I’ve been on a reading spree lately!
In the last week, I finished two books: Lies That Bind by Maggie Barbieri and Blood Will Out by Walter Kirn.
I finished Kirn’s book first, so I’ll start with that one.
Blood Will Out is about Clark Rockefeller, aka a lot of different alibis. I thought this book would be really cool. I thought it was going to be about how Kirn knew this guy and then followed him as he descended into madness.
When I looked at the Goodreads page, the second review I saw described Kirn’s book as a 250-page humblebrag. I had been searching for the word to describe this book and that is it.
Kirn spent the bulk of his 250 pages talking about HIMSELF. How he was able to get duped by this guy for so long and trying to justify the fact that he was duped, but ultimately a better person than the man of 1,000 names who had done the duping.
There were random asides about Kirn’s own personal exploits (he did write Up in the Air, which became a movie starring Anna Kendrick and George Clooney) and his struggles to find work, which is how he ended up embroiled with Rockefeller anyways.
By the end of the book, I just wanted to finish it so that I could be done and enjoy throwing it back in the library’s deposit box-esque thing for returns.
Don’t waste your time or money on this book.
Then, I picked up Lies That Bind.
I had read the first book in this series by Barbieri about Maeve Conlon. I had enjoyed it. I also enjoyed Lies That Bind.
Barbieri writes in a style that is easy to read. The chapters are short, the action fast-paced. There is detail, but not so much that you’re overwhelmed with it. And Maeve is a character you can relate to on a lot of levels. (The murdering two people who had done bad things, not so much…. but in other ways.)
Lies That Bind opens with Maeve’s father, a central character in Once Upon a Lie, the first book in the series, dying unexpectedly. At his wake, Maeve learns a family secret from someone decidely not in her family and sends her on a quest to learn more.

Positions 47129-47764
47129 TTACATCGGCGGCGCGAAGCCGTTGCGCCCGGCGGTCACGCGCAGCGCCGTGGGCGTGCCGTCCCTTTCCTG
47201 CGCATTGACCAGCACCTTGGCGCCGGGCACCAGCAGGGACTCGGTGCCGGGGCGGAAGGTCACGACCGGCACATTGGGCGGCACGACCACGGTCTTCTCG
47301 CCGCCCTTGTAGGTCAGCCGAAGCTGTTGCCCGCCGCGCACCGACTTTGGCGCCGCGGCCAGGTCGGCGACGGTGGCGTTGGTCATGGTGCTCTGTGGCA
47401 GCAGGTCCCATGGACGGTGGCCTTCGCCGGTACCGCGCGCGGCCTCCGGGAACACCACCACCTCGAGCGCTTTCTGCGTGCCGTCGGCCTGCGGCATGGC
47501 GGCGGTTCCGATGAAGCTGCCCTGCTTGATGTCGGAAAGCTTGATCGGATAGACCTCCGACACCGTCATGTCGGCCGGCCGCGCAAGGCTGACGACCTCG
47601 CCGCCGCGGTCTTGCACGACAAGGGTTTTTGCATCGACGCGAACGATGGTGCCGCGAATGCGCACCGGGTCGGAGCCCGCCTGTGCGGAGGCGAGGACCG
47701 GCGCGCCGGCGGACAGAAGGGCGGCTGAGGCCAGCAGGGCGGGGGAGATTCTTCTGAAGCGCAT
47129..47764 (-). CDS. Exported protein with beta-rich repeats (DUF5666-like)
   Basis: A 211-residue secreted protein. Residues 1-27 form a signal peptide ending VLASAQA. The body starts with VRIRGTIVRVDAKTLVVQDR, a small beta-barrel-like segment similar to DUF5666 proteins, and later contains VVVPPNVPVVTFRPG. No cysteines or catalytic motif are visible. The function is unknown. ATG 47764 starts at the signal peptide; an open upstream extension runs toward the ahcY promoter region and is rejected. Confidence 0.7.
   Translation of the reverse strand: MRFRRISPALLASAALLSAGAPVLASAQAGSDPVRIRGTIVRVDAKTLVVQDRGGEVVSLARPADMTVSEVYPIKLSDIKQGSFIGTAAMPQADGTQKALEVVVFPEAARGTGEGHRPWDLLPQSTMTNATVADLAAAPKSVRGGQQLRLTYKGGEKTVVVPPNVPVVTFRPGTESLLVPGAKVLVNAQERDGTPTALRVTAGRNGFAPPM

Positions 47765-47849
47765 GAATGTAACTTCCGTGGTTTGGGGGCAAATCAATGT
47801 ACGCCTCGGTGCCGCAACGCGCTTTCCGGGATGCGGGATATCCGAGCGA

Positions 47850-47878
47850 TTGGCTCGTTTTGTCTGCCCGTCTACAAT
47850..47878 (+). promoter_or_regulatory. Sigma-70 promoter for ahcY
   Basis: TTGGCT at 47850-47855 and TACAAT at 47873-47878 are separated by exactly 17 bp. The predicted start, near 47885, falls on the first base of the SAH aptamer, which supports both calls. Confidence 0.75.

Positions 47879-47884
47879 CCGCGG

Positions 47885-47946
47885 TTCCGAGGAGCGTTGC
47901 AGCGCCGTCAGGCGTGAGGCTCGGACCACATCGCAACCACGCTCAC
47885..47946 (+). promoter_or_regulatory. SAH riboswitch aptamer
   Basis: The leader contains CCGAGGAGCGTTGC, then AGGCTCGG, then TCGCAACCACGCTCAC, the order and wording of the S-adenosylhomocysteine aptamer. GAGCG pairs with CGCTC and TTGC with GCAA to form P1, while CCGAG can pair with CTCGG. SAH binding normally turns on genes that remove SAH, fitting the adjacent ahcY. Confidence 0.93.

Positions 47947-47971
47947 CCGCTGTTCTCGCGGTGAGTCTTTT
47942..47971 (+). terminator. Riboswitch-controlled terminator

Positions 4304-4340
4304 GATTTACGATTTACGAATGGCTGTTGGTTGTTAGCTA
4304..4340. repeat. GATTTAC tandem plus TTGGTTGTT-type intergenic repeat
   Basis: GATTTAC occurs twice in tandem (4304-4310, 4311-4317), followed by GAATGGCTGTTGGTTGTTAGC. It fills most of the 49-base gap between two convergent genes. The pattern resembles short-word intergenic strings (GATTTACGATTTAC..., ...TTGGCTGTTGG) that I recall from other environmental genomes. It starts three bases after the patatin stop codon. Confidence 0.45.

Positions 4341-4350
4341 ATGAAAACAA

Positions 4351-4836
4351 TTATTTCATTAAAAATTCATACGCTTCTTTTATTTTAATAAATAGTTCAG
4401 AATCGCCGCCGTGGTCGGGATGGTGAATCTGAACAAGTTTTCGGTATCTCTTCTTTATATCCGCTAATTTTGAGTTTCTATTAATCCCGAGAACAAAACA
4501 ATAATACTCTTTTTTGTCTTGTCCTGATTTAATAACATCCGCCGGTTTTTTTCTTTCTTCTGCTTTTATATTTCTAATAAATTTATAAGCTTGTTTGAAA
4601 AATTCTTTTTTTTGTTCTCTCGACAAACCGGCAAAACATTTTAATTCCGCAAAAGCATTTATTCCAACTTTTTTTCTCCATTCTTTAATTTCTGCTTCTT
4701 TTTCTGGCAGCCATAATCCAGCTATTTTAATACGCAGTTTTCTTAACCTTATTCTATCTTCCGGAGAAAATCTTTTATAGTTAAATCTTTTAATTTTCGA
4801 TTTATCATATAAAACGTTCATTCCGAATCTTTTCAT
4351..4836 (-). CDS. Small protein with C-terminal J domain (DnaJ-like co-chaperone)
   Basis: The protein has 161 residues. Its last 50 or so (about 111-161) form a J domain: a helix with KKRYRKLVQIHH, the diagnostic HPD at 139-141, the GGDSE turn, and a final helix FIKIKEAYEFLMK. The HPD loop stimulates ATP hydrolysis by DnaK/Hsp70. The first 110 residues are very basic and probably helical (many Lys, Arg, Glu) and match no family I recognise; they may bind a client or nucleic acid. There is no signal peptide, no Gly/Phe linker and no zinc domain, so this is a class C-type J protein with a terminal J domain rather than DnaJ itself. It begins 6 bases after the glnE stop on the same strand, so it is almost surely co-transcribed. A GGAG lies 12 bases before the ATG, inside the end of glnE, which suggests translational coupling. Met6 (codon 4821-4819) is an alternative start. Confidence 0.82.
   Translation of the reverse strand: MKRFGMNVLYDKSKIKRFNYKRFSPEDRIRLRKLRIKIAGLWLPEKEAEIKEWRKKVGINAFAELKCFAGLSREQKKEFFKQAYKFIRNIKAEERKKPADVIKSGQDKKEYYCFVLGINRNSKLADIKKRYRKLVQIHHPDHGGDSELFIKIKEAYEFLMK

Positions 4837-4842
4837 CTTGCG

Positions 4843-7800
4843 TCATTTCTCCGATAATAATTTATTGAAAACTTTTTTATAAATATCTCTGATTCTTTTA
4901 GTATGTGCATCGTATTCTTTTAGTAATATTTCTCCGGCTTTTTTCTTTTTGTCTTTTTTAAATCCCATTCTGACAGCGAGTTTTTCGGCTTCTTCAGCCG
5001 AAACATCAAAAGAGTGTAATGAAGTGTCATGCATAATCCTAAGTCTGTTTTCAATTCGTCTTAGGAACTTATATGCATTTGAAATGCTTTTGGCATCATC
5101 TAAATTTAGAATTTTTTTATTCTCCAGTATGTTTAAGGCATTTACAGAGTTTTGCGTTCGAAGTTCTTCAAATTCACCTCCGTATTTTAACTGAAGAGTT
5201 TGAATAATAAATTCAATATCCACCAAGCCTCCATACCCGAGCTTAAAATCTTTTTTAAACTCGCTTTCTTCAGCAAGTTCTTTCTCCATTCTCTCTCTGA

That quest is interwoven with Maeve’s grief over the loss of her father, several incidences of varying degrees of crime at her bakery, her wading back into the dating pool for the first time since her divorce and some other various things.
The ending surprised me to a degree, but still left some questions unanswered.
What happened to Margie Haggerty? What happened to Michael Donner? Did Maeve have anything to do with either of their deaths? How much does Chris know about his new girlfriend and will he be appalled when he finds out? Will Maeve buy the building her bakery is in since her landlord and his son seem to be in the wind?
I’m hoping the third book in the series, slated for release next year, will answer some of those questions.
This series of books is a pleasant diversion for any mystery lover and is a quick read for a weekend getaway that you’ll be able to enjoy poolside. (If for no other reason than it’s set in New England… during winter… so you’ll be imagining a cold surrounding.)